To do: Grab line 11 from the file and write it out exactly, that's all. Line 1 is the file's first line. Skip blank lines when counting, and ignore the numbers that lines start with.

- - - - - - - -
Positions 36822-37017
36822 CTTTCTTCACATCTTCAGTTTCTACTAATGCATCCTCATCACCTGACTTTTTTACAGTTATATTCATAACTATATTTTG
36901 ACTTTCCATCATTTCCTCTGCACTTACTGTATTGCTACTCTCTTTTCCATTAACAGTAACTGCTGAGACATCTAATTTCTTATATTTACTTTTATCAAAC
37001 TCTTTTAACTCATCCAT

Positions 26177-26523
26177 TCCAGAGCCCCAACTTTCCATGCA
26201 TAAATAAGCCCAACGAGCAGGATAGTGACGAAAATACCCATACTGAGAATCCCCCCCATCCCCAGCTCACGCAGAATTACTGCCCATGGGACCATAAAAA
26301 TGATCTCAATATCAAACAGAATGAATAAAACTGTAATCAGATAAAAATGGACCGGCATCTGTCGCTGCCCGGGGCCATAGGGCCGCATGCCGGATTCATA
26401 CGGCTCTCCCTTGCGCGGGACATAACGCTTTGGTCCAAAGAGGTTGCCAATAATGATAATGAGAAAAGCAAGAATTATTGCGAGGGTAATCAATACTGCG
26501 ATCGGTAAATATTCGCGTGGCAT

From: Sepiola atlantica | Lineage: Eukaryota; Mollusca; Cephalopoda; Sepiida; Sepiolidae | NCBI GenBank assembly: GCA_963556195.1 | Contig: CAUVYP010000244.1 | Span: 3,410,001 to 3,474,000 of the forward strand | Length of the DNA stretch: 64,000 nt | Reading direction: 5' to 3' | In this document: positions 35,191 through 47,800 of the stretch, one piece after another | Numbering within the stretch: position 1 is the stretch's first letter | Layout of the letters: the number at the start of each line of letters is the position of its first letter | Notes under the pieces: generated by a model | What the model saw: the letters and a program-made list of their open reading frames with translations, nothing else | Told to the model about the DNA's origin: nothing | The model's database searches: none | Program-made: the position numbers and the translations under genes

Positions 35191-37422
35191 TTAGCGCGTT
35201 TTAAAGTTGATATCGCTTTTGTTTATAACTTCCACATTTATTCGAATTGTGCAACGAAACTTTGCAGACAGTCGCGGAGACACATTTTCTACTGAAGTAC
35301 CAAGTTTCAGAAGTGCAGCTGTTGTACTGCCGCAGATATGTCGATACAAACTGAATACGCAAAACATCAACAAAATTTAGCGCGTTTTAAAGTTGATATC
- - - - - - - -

From: Sepiola atlantica | Lineage: Eukaryota; Mollusca; Cephalopoda; Sepiida; Sepiolidae | NCBI GenBank assembly: GCA_963556195.1 | Contig: CAUVYP010000244.1 | Span: 3,410,001 to 3,474,000 of the forward strand | Length of the DNA stretch: 64,000 nt | Reading direction: 5' to 3' | In this document: positions 35,191 through 47,800 of the stretch, one piece after another | Numbering within the stretch: position 1 is the stretch's first letter | Layout of the letters: the number at the start of each line of letters is the position of its first letter | Notes under the pieces: generated by a model | What the model saw: the letters and a program-made list of their open reading frames with translations, nothing else | Told to the model about the DNA's origin: nothing | The model's database searches: none | Program-made: the position numbers and the translations under genes